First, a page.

Accession negotiations for North Macedonia and Albania started in Brussels on Tuesday in what was described as a “historic moment” for the two Western Balkans countries and for the European Union.
“What a historic moment,” European Commission President Ursula von der Leyen told reporters during a joint press statement with the leaders of the two countries.
“The people of Albania and North Macedonia deserve it, and we will all stand to gain when one day we welcome Albania and North Macedonia as full-fledged members of our European Union,” she added.
For North Macedonia, this moment has been 17 years in the making as the country of two million inhabitants first became a candidate country in 2005. But its road to EU accession was until now paved with vetoes.
The first hurdle came from Greece which requested a change to the country’s name. This was resolved through the Prespa agreement in 2018 in which Skopje agreed to add “North” to its name. Then, France threw another spanner in the works calling for the whole enlargement process to be reformed and finally, Bulgaria kicked the can further down the road demanding recognition of cultural and historical ties.
How did we get there?
The slow accession process of North Macedonia and Albania — and of other Western Balkans countries including Bosnia and Herzegovina, Kosovo, Montenegro and Serbia — has seen accusations of double standards and hypocrisy lobbed at the EU.
The two Western Balkan countries did the work required of them as candidate countries to strengthen rule of law, create the tools to efficiently fight corruption, as well as protect the independence of the media and civil society. Yet, despite Brussels affirming time and time again that the process is “merit-based”, progress from the EU side failed to materialise.
Then Russia invaded Ukraine in an unprovoked and unwarranted military attack.
The return of traditional warfare on European soil sharpened minds across EU capitals and talks of enlargement reignited again as Ukraine, Moldova and Georgia all swiftly put in their own bids to join.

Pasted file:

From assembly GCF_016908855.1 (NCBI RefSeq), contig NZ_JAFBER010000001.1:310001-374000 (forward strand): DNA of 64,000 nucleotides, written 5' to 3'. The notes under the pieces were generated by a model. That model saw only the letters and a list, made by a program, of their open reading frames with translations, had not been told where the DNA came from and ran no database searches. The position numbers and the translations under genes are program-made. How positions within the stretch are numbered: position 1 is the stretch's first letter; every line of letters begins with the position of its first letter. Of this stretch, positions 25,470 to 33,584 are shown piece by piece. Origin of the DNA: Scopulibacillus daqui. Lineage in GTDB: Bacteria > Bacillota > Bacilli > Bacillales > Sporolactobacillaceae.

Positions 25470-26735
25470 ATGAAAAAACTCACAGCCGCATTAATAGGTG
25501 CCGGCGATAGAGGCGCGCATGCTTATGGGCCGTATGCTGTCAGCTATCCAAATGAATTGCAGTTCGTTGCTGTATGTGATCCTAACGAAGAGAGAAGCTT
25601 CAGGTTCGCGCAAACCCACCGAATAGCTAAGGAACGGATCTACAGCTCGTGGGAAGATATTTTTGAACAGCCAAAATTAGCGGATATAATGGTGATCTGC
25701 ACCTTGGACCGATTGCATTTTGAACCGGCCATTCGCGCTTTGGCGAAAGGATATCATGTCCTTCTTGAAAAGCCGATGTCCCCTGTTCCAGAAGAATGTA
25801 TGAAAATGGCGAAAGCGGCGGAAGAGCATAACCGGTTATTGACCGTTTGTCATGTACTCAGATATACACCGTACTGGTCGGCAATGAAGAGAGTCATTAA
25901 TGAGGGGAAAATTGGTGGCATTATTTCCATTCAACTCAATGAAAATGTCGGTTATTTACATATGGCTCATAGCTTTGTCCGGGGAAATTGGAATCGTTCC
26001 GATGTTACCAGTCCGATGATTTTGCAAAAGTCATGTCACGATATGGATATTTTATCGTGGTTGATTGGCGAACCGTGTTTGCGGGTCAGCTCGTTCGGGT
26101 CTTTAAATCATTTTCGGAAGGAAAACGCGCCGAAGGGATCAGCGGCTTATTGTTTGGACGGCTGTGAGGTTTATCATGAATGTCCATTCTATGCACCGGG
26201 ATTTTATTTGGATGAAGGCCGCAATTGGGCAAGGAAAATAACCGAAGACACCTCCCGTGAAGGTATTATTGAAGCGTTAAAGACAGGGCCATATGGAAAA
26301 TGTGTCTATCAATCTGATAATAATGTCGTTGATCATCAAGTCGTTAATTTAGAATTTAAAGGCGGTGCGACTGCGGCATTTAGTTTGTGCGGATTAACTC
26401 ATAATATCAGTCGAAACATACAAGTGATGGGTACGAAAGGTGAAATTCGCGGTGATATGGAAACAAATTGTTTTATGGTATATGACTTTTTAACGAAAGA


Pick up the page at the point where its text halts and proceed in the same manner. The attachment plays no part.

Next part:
Within weeks, Ukraine and Moldova were given candidate status, something most Western Balkans EU hopefuls took years to secure. An EU-Western Balkans summit in June saw many of their leaders vent frustrations at the lack of progress.
France, which held the rotating six-month presidency of the EU Council until June 30, worked behind the scenes to put forward a proposal to lift the Bulgaria veto of North Macedonia.
Macedonian lawmakers backed the French proposal on Saturday, two days after Commission President Ursula von der Leyen travelled to Skopje to urge them to do so, promising that negotiations would start in earnest.
Albania, which submitted its own application for EU membership in 2009 was largely seen as collateral damage of the Macedonian delay as its bid was coupled with that of its neighbour. This means it could only advance through the process in tandem with North Macedonia.
“It goes without saying that we would not have been here today without the extra efforts of the French president and the French presidency and Emmanuel (Macron, the French president) and his team, who worked tirelessly, especially during the NATO summits, day and nights. I could witness it to get to the final French proposal, which opened the way to this unblocking of an absurd situation,” Albania Prime Minister Edi Rama told reporters on Tuesday morning.